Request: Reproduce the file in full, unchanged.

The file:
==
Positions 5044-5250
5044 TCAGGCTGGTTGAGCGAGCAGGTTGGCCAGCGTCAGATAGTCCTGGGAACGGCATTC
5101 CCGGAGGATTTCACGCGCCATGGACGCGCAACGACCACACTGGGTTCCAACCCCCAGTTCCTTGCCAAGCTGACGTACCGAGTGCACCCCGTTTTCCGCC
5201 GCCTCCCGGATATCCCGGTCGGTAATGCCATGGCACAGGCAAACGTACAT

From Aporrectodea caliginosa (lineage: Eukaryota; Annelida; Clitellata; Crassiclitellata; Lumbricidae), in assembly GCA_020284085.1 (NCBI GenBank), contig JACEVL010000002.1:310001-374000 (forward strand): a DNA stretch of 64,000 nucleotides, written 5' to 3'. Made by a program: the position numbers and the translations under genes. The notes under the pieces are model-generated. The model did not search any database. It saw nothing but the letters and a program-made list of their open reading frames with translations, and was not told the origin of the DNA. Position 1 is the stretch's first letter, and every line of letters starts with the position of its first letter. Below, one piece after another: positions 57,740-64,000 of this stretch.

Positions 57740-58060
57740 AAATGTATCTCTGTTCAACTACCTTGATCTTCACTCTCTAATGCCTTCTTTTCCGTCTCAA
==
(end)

Positions 5044-5250
5044 TCAGGCTGGTTGAGCGAGCAGGTTGGCCAGCGTCAGATAGTCCTGGGAACGGCATTC
5101 CCGGAGGATTTCACGCGCCATGGACGCGCAACGACCACACTGGGTTCCAACCCCCAGTTCCTTGCCAAGCTGACGTACCGAGTGCACCCCGTTTTCCGCC
5201 GCCTCCCGGATATCCCGGTCGGTAATGCCATGGCACAGGCAAACGTACAT

From Aporrectodea caliginosa (lineage: Eukaryota; Annelida; Clitellata; Crassiclitellata; Lumbricidae), in assembly GCA_020284085.1 (NCBI GenBank), contig JACEVL010000002.1:310001-374000 (forward strand): a DNA stretch of 64,000 nucleotides, written 5' to 3'. Made by a program: the position numbers and the translations under genes. The notes under the pieces are model-generated. The model did not search any database. It saw nothing but the letters and a program-made list of their open reading frames with translations, and was not told the origin of the DNA. Position 1 is the stretch's first letter, and every line of letters starts with the position of its first letter. Below, one piece after another: positions 57,740-64,000 of this stretch.

Positions 57740-58060
57740 AAATGTATCTCTGTTCAACTACCTTGATCTTCACTCTCTAATGCCTTCTTTTCCGTCTCAA